Mexico has scored another coup in the narco-insurgency. On February 27—in Morelia, the capital of Michoacan—Servando “La Tuta” Gomez was rolled up by Mexican police. “La Tuta,” also known as “El Profe” (The Professor) because of his past as a teacher, was the “spiritual” and operational leader of the Caballeros Templarios, the Knights Templar Cartel. The other such leader, Nazario “El Mas Loco” Moreno, the author of “Pensamientos,” the Knight’s Templar’s “spiritual manual,” was killed last year, though he had been reported dead twice before that.

After last year’s capture of Joaquin “El Chapo” Guzman, “La Tuta” became the most high-profile capo on Mexico’s wanted list. His high profile came as a result of his own actions; Gomez utilized video and social media a great deal, both to attack his enemies and to justify the Caballeros Templarios’ actions. Many times, he accused the government and rival drug trafficking organizations of doing far worse than what his organization was accused of. But much of this bluster was covering for the fact that his organization was falling apart.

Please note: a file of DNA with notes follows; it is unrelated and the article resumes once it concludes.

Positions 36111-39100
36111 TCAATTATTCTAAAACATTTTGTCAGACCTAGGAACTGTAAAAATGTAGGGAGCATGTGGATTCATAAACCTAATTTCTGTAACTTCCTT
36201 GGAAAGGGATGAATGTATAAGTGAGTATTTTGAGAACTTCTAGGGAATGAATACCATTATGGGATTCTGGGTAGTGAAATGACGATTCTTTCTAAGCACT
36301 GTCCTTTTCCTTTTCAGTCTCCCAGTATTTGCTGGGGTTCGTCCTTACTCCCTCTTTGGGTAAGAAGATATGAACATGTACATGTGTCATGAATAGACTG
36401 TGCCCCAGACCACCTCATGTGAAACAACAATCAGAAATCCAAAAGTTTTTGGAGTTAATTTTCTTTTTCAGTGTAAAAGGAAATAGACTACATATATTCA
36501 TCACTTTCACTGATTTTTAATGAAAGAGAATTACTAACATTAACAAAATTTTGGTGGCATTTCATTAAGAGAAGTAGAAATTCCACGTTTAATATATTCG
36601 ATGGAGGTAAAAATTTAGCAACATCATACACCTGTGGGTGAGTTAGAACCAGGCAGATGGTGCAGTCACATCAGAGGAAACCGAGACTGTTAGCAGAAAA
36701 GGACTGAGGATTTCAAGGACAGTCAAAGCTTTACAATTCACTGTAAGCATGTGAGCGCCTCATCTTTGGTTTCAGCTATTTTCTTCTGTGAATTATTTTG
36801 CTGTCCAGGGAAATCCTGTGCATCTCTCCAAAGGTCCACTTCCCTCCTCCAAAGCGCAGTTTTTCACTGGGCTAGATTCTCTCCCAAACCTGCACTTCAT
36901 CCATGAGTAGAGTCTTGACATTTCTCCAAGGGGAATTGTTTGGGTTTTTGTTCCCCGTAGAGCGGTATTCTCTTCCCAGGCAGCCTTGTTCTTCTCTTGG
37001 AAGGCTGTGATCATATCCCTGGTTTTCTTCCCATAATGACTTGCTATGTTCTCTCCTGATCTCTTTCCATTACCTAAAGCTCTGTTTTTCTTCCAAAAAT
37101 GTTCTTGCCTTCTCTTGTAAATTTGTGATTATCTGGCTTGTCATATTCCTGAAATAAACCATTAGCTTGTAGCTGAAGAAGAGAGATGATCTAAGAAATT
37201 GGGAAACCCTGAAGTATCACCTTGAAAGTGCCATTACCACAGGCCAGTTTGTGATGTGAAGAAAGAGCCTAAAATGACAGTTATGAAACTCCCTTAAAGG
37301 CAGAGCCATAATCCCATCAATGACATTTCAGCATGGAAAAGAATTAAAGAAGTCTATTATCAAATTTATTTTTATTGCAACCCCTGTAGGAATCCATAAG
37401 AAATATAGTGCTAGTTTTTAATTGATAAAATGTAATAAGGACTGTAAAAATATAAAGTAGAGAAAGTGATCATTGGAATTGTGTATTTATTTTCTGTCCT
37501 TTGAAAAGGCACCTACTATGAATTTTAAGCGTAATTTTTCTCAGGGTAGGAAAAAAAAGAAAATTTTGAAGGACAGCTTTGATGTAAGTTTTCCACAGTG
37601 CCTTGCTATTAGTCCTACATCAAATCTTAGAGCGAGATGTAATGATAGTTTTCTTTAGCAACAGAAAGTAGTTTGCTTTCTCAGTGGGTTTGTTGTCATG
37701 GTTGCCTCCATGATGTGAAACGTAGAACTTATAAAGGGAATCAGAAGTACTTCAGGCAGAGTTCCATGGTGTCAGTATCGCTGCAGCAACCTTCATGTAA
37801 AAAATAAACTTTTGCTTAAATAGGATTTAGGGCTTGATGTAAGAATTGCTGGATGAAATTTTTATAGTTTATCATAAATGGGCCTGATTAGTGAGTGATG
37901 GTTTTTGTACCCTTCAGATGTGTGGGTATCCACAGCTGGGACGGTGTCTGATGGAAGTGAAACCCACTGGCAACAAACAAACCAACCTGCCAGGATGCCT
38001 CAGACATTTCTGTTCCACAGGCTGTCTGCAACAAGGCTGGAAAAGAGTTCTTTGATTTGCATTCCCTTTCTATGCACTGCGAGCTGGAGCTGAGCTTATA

With the rise of the autodefensas, as well as rival criminal groups such as Cartel de Jalisco Nuevo Generacion, the Caballeros Templarios found themselves on the defensive in Michoacan. In the last two years, there has been a flood of desertions from the Templarios, and Gomez has spent much of that time on the run and in hiding.

Violence in Michoacan has not lessened with the crumbling of the Knights Templar, however. Infighting between autodefensas militias, as well as the CJNG moving into the Michoacan “plaza,” has kept the homicide levels quite high. Insight Crime suggests that there may be three reasons for rising violence in the state: